New Director for the Materials Performance Centre
27 Jun 2011
The University of Manchester’s Dalton Nuclear Institute is pleased to announce the appointment of Professor M. Grace Burke as the new Director of the Materials Performance Centre, in the School of Materials.
Professor Burke is internationally-recognised in the fields of advanced microstructual characterisation, electron microscopy and irradiation embrittlement.
She comes to Manchester from the Bettis Laboratory in Pittsburgh, where she was a Consultant in Materials Technology.
Professor Andrew Sherry, Director of the Dalton Nuclear Institute, said, “We are extremely pleased to welcome Professor Burke to Manchester.
“Professor Burke brings an international reputation for the use of advanced analytical techniques to understand materials issues in nuclear applications.
“Her appointment as Director of the MPC will strengthen the University's capability to support industry and research councils, and will further enhance the Materials Performance Centre’s status as a centre of excellence in this field.”
Professor Burke said, “I am delighted to be joining the MPC, and as Director I am looking forward to further developing and expanding our university/industry research partnerships.
“I aim to continue the Centre’s advancement of fundamental understanding of the behaviour of materials in power generation systems.”
Professor Burke joined Westinghouse Science and Technology Center in 1987, and transferred to the Westinghouse Bettis Laboratory in 1994. Prior to Westinghouse, at the US Steel Research Laboratory, and at the University of Pittsburgh, she performed the first atom probe analyses of neutron-irradiated pressure vessel steel welds, identifying the ultrafine solute clusters responsible for irradiation embrittlement of these materials.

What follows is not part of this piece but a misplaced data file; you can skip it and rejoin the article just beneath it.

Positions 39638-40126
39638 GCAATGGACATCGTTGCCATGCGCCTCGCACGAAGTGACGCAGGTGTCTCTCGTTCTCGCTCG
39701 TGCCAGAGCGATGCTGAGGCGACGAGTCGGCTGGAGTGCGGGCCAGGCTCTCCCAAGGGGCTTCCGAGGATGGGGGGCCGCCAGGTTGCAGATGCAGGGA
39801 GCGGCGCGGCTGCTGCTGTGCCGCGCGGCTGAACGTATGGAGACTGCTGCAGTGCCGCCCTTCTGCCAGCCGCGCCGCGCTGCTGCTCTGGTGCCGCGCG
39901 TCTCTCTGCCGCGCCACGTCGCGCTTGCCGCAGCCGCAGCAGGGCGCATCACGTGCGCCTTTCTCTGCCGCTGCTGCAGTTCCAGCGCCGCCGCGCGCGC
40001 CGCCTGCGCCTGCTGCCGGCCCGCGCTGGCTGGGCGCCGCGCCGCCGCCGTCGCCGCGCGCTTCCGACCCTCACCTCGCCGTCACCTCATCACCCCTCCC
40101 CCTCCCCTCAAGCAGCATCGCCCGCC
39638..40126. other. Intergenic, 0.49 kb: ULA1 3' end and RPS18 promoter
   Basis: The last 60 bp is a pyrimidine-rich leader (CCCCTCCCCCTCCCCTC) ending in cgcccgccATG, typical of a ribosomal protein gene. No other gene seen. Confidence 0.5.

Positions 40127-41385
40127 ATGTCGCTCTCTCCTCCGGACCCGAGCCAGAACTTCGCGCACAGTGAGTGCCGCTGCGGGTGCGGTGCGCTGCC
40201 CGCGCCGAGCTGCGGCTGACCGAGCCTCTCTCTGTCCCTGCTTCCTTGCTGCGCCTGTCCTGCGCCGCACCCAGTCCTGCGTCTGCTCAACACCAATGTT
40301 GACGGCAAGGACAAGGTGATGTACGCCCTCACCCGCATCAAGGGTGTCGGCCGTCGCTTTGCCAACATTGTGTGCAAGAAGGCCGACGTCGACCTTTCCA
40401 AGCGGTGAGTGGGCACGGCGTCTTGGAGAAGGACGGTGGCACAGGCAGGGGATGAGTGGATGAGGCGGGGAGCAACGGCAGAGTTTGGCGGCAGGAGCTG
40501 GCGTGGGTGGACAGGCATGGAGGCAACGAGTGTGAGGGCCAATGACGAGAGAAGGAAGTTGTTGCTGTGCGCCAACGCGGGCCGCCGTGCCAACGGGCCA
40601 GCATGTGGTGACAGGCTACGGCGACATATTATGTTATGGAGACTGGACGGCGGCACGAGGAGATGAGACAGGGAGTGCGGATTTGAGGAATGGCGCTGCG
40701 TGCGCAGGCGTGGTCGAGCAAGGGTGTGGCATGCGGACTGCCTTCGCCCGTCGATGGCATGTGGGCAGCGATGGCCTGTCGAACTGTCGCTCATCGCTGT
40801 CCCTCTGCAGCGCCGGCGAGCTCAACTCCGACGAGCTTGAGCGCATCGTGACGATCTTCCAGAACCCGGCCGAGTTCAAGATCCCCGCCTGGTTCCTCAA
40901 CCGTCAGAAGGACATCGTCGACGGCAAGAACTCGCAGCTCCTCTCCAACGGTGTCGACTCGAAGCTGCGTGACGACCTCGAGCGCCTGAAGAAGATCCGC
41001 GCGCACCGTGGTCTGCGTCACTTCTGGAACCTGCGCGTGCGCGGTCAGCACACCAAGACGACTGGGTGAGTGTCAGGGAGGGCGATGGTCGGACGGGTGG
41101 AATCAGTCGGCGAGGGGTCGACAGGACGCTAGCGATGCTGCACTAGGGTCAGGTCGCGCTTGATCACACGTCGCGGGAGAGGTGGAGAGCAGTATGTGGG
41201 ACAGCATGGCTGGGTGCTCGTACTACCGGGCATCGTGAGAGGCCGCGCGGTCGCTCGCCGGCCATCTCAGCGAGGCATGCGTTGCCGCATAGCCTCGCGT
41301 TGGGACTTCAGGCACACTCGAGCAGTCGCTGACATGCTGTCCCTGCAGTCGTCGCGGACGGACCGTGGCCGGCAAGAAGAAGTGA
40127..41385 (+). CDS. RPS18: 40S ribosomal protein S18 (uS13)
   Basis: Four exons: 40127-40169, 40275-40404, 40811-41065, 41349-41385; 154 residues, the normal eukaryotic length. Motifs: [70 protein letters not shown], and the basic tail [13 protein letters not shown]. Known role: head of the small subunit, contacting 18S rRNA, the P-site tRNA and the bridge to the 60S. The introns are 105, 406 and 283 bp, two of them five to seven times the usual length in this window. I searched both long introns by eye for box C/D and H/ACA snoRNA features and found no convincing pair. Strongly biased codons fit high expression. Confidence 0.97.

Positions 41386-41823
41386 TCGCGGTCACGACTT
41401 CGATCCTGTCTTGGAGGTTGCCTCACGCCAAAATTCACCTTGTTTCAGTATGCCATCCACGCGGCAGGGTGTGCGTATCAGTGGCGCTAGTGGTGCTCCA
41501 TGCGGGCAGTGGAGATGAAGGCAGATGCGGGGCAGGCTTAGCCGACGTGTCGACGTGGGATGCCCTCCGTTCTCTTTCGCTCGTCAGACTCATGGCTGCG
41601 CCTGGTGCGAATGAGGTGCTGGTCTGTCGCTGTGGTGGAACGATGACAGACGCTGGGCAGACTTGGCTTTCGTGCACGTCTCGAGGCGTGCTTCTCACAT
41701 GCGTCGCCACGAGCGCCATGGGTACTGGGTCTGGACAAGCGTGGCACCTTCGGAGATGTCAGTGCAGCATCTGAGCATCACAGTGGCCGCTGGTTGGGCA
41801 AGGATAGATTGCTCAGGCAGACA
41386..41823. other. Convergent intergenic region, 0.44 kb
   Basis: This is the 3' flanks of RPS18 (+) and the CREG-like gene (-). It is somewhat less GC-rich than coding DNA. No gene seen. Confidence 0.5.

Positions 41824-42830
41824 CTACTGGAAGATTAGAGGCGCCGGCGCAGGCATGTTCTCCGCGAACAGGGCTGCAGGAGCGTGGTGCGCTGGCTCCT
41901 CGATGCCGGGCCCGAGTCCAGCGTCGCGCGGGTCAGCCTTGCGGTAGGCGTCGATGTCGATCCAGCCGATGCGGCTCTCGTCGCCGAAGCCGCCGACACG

She is a Fellow of ASM International, the Microscopy Society of America, and the Royal Microscopical Society, and is a member of TMS, IMS, IOM3 and the International Group on Radiation Damage Mechanisms in Pressure Vessel Steels. Professor Burke was also President of the Microscopy Society of America (2005). She has been an Associate Editor of Materials Characterization, and has served as an Editor of the Journal of Materials Science, and a member of various University Advisory Committees and DOE review panels.
Her research has dealt with the role of microstructure in the environment-sensitive behavior of materials, particularly austenitic stainless steels, low alloy steels and welds, and Ni-base alloys. She has extensive expertise in the application of advanced analytical techniques (AEM, STEM-EDXS microanalysis, HVEM, SEM, APFIM, etc.) to characterize metals and alloys with the objective of understanding material behavior.